The shadow of the 1989 revolution that climaxed in the execution of Romania’s communist leader Ceau∫escu and his wife, and a prolonged economic recession through the most of 1990s, did not contribute to immediately turning the country into an investor’s hot spot. Romania still remains one of the least well-off CEE countries. What makes a difference, though, is that today Romania is a NATO member and a candidate to join the European Union in 2007; its economy is showing considerable growth (8.3 percent of GDP in 2004 and 4.1 percent in 2005) and the country’s image is changing.
Big names such as Siemens, Alcatel, and Motorola have set up research and development, software development, or manufacturing facilities here. Siemens is the leading foreign employer with over 2,000 in the local workforce. Oracle maintains its European development and call centers there; its call center in Bucharest provides support in 13 European languages.
IT export became an important part of the economy, currently involving nearly 17,000 people. In 2005 the export of software and IT services reached $250-280 million, estimates Florin Vrejoiu, Executive VP of the Romanian Association for Electronic and Software Industries.
On the export side, Romania is especially strong in three areas: R&D outsourcing, security and embedded software development, and mechanical engineering outsourcing. A good example is Softwin, a 500-person Bucharest-based company known for its anti-virus tool BitDefender. Microsoft acquired intellectual property rights for RAV AntiVirus from GeCad, another successful maker of anti-virus software, in 2003, which reflects the increasing interest of foreigners in local companies and their products. In 2005 the volume of acquisition deals in the IT industry reached 250 million, says John Mennel, a US consultant working for USAID Enterprise Development and Strengthening Program in Romania.
IT outsourcing companies include s Akela, Intrarom, IP Devel, andTotalsoft. Mennel estimates that around one third of approximately. 40,000 IT industry employees work for companies with 15 or less people. This estimation, however, uses official statistics and does not take into account hundreds or even thousands of freelancers who do not report their earnings to tax and statistical authorities.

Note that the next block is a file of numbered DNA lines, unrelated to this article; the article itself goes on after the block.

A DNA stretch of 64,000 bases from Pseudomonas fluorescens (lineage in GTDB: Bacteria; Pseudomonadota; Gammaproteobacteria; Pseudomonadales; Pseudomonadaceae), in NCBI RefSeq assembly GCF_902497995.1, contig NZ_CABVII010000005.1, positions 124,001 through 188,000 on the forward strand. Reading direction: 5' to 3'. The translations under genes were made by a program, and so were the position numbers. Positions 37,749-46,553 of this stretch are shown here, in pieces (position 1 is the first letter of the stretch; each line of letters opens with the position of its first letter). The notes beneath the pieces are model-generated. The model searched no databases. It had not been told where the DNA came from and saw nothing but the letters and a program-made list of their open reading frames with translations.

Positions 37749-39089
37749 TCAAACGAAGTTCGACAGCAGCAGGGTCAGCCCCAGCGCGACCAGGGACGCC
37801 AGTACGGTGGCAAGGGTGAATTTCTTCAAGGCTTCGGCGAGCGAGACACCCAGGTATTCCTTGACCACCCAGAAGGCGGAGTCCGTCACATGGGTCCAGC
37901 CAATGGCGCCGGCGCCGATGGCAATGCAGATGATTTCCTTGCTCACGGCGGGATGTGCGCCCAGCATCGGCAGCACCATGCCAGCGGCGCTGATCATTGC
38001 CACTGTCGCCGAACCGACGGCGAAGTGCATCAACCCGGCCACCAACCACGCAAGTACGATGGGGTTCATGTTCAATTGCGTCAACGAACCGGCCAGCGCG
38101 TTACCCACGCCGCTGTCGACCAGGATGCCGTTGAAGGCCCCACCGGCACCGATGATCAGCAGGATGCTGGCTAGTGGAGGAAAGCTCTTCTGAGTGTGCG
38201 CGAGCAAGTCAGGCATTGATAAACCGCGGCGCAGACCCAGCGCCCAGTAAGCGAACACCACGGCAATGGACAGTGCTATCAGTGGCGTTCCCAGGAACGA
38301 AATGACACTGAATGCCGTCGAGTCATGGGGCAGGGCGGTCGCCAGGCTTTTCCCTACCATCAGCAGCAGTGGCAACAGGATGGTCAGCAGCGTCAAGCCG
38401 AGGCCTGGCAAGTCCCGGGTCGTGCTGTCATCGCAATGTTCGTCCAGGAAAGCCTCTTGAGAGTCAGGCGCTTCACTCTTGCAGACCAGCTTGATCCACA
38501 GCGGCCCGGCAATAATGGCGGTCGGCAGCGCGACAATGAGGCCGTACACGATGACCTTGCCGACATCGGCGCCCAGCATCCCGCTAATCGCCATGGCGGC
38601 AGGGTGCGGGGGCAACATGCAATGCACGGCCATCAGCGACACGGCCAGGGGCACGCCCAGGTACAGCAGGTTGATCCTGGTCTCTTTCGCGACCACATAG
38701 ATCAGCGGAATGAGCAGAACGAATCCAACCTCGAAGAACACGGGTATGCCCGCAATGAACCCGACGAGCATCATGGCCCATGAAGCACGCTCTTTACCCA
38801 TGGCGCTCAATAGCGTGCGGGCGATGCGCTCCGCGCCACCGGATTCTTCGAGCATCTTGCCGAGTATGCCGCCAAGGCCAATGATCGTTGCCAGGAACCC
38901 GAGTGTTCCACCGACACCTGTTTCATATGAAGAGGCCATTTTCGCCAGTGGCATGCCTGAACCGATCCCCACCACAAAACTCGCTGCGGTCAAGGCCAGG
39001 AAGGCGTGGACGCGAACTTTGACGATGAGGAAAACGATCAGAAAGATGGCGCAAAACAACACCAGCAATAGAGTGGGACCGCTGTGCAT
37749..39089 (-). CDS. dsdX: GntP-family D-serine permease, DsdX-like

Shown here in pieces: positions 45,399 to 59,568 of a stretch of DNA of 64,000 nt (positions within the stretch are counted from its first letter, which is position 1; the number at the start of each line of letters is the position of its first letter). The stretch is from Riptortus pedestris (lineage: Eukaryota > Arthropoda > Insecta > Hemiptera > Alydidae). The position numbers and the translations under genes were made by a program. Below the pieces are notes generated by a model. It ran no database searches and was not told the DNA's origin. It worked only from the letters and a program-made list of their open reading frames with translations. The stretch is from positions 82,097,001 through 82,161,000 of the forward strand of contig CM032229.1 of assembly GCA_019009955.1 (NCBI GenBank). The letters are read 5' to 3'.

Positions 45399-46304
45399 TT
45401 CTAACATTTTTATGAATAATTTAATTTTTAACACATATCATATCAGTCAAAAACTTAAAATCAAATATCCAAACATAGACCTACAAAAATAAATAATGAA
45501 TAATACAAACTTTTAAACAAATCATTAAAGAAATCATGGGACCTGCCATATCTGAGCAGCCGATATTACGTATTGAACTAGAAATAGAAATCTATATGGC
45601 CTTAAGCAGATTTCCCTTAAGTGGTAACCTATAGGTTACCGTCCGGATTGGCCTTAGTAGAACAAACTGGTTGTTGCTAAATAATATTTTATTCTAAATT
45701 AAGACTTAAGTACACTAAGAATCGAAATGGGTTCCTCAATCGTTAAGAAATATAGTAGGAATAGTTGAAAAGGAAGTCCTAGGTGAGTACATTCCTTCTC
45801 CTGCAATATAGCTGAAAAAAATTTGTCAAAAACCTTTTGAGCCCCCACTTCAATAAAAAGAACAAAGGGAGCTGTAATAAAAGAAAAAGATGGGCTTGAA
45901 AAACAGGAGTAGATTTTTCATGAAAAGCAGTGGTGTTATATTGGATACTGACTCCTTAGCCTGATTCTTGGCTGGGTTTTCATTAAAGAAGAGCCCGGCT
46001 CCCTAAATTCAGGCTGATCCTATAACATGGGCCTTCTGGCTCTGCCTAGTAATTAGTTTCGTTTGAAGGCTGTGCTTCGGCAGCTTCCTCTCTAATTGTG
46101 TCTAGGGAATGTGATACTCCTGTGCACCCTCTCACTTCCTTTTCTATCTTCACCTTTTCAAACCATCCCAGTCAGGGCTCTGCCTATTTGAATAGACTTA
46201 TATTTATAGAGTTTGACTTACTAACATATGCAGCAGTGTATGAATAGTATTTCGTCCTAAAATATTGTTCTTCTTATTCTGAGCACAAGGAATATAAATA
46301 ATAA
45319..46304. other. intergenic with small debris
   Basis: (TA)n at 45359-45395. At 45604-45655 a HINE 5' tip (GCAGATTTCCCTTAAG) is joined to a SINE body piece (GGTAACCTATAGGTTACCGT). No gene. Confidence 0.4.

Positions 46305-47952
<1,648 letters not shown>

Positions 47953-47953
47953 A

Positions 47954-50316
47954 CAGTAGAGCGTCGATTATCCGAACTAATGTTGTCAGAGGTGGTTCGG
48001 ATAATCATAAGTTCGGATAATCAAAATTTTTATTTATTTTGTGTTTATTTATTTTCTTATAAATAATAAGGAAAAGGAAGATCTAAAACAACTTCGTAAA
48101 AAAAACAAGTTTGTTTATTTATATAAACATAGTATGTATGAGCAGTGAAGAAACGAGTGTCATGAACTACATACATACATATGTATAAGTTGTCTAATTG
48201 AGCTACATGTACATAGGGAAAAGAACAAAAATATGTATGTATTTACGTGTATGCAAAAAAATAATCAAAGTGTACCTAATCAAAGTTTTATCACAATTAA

Even the government, a stakeholder which is usually slow to give a hand to the IT industry in other countries of the region, has contributed to the progress by granting a 100 percent income tax exemption for IT workers. What remains to be seen is whether the thousands of freelancers and small businesses who are successful at IT marketplaces will be seduced by corporations (which will inevitably start exploring this lucrative pool of resources) and eventually give up their independence in exchange for handsome salary packages.
This perspective may seem questionable to some, considering Romanians’ love of being their own masters. “In Romania people like to own themselves. They do not like to be managed,” says Bodgan Castaliu, the 26-year-old executive manager of XcellenceIT, a 15-person Web development company. “As a matter of fact, every Romanian dreams about having a company of his own.” Considering that online IT markets still grow at a high rate (over 60 percent in 2005 in the case of Rent A Coder), it looks like big companies may have a tough time taking Romanian freelancers and small businesses under their wings.
Lessons from the Outsourcing Journal:
- Romania attracts Western clients due to the high level of technical and language skills of IT workers, its well-developed (albeit fragmented) IT industry, and availability of a vast IT labor pool, largely untapped by IT outsourcing companies.
- The Romanian IT outsourcing industry is growing ahead of the rest of the economy. IT attracts foreign investors and is experiencing a wave of acquisitions of local companies by foreign investors. Evolutionary transformations, such as further growth and acquisitions as well as a reduction in the level of industry’s fragmentation, can be expected.
- Online marketplaces are becoming increasingly popular with small and medium businesses that outsource their IT tasks. These marketplaces enable access to a wide range of offshore suppliers, provide mechanisms for competitive supplier selections, safeguard transactions, and provide a number of other value-added services. Small companies and IT freelancers from Romania are very active at these marketplaces.
About the author:
Ulad Radkevitch is currently doing a PhD in Information Management at Rotterdam School of Management (the Netherlands). Prior to that, he served as VP Marketing at ScienceSoft, a leading Belarusian IT outsourcing provider. Reach Ulad at [email protected].